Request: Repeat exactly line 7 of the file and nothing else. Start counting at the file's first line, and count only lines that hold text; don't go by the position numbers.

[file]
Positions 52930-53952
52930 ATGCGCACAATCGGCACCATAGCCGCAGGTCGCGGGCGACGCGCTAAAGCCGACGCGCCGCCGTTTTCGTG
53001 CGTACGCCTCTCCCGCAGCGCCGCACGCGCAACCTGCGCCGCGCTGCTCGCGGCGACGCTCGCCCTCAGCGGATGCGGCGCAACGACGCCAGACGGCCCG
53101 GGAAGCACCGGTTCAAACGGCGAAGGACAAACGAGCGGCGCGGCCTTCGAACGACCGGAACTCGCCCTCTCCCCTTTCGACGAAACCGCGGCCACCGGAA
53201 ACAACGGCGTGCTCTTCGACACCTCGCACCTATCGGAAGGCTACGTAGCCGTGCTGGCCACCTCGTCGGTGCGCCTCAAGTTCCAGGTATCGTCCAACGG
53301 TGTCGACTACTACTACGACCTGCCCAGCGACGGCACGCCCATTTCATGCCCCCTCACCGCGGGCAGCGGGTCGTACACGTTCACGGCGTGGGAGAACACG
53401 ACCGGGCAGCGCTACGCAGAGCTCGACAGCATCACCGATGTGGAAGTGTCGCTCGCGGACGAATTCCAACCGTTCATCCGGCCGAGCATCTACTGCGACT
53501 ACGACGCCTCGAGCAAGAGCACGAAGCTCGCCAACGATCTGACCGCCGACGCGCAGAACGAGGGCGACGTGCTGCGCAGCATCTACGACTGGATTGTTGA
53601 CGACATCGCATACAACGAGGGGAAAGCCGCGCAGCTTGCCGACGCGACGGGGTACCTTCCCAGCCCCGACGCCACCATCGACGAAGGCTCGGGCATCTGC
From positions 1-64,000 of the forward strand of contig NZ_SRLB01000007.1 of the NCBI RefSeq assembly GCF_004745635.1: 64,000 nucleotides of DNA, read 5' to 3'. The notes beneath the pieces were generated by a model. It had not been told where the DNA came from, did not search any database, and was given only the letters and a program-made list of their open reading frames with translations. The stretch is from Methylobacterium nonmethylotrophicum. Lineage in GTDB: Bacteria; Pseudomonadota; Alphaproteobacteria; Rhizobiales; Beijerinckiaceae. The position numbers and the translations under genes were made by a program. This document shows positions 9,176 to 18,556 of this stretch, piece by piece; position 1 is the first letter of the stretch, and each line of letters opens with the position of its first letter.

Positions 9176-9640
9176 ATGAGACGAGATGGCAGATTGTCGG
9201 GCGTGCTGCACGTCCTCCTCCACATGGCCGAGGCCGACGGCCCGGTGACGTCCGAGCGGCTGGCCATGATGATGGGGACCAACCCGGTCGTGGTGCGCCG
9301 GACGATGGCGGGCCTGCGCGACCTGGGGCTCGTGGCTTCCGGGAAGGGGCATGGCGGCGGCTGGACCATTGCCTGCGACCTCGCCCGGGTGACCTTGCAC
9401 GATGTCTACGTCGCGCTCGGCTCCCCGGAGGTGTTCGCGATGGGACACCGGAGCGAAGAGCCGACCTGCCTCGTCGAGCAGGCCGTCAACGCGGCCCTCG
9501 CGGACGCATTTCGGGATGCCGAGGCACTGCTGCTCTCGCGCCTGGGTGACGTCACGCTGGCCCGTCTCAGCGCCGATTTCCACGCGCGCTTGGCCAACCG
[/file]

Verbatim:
53401 ACCGGGCAGCGCTACGCAGAGCTCGACAGCATCACCGATGTGGAAGTGTCGCTCGCGGACGAATTCCAACCGTTCATCCGGCCGAGCATCTACTGCGACT